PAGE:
Ashtar K was the first design with 2020 T-slot alu extrusions, and I used 11 beams of 500mm length to make up the entire frame. In the back of my mind I thought also doing a Cantilever 3D printer with 2020 T- or V-slot, like the Prusa Mini or Printrbot Simple Metal, and as before I like to reuse the frame as rails directly and not use any smooth rods or alike, which means X beam as V-slot, and optionally Z beam as well as V-slot, Ashtar B:

Draft

A build-volume of 140mm to 190mm each axis is targeted in order to keep the X axis short – also, likely using a Bowden extruder setup where just a hotend resides on the X carriage.

Specifications

  • Build Volume: ~180x180x180mm
  • Frame: 6x 340mm 2020 alu profiles
    • 2x V-Slot (X and Z axis)
    • 4x T-Slot (Y axis with simple sliders where T-Slot are sufficient)

Issues to Resolve

  • X belt routing: outside of 2020 extrusion or inside
  • X motor mount: rather simple, perhaps combine with xcarriage_short_hmount_2020(), done
  • Y motor mount position: will determine overall build volume
  • Y bed slider: perhaps like Ashtar K final version
  • testing overall stability: 6, 7 or 9 beams
  • 3 vs 4 wheels on Z carriage, 4 wheels (see below why)
  • positioning: extruder, controller, display, power supply, optional filament holder
  • positions of X, Y and Z endswitches
  • tune to a common build volume while having uni-length beams/extrusions
    • 150mm, 200mm, 215mm for X & Y build axis length

Frame: 6 vs 7 vs 9 beams

The 9 beams give an overall better sturdiness, but not sure how essential at small building volume (less than 220mm each axis). I might be able to remove beam, the last beam at the back at the bottom reducing to only 6 beams, in that case the Y motor is mounted on the remaining beam in the back.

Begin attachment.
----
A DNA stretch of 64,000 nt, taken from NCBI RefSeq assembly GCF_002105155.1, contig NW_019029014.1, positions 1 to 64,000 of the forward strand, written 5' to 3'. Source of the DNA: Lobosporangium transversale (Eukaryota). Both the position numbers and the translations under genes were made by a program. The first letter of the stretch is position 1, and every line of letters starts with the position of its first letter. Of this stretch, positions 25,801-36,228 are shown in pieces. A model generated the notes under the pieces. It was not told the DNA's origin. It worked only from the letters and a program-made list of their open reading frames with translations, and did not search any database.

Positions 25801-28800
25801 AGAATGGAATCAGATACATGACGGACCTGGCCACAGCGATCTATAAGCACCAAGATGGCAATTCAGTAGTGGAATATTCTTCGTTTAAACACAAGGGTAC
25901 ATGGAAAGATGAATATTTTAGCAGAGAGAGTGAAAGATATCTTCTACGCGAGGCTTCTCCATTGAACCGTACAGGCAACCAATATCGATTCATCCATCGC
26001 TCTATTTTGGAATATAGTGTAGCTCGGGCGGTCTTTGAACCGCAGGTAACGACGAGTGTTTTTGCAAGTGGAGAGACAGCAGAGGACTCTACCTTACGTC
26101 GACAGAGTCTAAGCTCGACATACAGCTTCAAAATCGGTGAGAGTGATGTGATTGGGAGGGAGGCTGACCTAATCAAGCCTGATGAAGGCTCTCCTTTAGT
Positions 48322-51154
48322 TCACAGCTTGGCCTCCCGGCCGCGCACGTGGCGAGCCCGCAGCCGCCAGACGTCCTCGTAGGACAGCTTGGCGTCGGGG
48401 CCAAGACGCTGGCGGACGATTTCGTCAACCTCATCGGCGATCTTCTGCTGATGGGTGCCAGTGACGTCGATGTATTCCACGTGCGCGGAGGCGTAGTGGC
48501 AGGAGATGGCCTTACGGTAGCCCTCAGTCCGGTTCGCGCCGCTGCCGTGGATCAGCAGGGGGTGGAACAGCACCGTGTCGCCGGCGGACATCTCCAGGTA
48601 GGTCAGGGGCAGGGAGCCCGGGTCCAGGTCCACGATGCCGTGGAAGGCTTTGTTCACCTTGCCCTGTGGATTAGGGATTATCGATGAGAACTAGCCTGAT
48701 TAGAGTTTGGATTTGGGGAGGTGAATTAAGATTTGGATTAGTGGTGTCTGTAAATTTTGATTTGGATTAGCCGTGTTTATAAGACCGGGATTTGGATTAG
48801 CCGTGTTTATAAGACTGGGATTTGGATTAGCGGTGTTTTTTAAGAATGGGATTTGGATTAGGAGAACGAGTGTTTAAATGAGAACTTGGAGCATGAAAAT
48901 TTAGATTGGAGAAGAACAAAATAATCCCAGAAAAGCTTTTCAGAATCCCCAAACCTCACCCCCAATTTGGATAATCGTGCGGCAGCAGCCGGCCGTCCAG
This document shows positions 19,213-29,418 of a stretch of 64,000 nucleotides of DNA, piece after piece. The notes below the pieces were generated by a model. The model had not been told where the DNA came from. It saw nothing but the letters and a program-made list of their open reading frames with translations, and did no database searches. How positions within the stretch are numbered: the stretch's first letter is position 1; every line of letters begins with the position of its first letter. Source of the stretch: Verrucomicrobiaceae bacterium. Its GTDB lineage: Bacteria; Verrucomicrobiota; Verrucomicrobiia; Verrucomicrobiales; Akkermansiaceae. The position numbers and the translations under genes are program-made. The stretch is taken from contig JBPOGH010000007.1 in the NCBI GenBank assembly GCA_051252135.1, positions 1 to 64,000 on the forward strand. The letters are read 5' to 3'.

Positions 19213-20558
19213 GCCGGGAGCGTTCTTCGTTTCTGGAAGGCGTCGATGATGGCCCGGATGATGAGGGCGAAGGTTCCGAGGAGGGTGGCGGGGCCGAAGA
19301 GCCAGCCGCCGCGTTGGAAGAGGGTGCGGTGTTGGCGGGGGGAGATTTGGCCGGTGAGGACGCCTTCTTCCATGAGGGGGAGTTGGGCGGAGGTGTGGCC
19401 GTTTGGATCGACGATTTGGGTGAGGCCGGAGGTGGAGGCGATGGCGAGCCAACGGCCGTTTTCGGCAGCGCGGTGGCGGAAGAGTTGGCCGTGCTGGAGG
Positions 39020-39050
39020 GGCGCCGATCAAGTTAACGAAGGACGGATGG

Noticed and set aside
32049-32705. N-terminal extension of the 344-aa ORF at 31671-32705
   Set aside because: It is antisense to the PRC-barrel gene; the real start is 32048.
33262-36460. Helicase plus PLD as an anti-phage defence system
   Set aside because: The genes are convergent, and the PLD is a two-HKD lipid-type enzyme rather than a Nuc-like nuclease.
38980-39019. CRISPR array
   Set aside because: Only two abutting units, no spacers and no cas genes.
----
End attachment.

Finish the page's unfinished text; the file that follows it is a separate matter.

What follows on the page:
Z Carriage: 3 vs 4 wheels module

The 4 wheels looks better also because it allows to add another 2020 horizontal mount or wider mount, some X range is sacrificed (10-20mm).

Different Sizes

The build volume from 150mm to 200mm for each axis, I like to have 200mm but not sure if the X axis can maintain linearity fully (e.g. half of a layer-height such as 0.1mm ⇒ 0.05mm linearity for head X = 0 .. max), I might to have to settle for 180mm or even 150mm. Actual tests and fine tuning of the Z axis (4 wheels V carriage) and X axis (3 wheels V carriage) will tell.

Comparison

Build Axis: 150mm (83%)
Area: 225cm2 (69%)
Volume: 3.4Kcm3 (58%)

Build Axis: 180mm (100%)
Area: 324cm2 (100%)
Volume: 5.8Kcm3 (100%)

Build Axis: 200mm (111%)
Area: 400cm2 (123%)
Volume: 8Kcm3 (137%)

IdeaFormer Magnetic Sticker
(Aliexpress, 2020/12)

Common quadratic bed-sizes are 150mm, 200mm, 214mm, 220mm and 235mm e.g. for magnetic beds. A 200mm bed can be used but only 180mm be printed, as I have sufficient margin on the XZ cantilever side.

Y Bed

I gonna use the simple slider riding on T-slot (derived from an existing nylon slider) for the Y bed, 3 sliders in total:

The sliders are glued beneath the Y carriage, then the Y bed snaps into the T-slots easily. I have printed on these sliders with two Ashtar K‘s (K1 = 380×400, K2 = 300×300) for about 1+ years successful. This simple approach requires gravity, and the bed needs its own weight to stay in place (cannot be up-side-down or in no-gravity environment like International Space Station ISS).

Back & Bottom View

Ashtar B (back view)

Ashtar B (bottom view)

References

3D Printing: Ashtar C Printer: CoreXY Belt Routing

After some delay of parts, I finally was able to finalize the belt routing and configure the firmware for Ashtar C #1:

Belt Routing

belt-routing

CoreXY belt routing of Ashtar C

Early on I decided to separate belts of motors A and B in the Z axis, so they would not cross as such, and also hoped one axis of the carriage holding the X beam would allow some idlers to redirect the belts – to save space and keep frame dimension and build (or printable space) dimension close.

The Bowden tube and the wires of the hotend are preliminary arranged:

20190101_170842

Firmware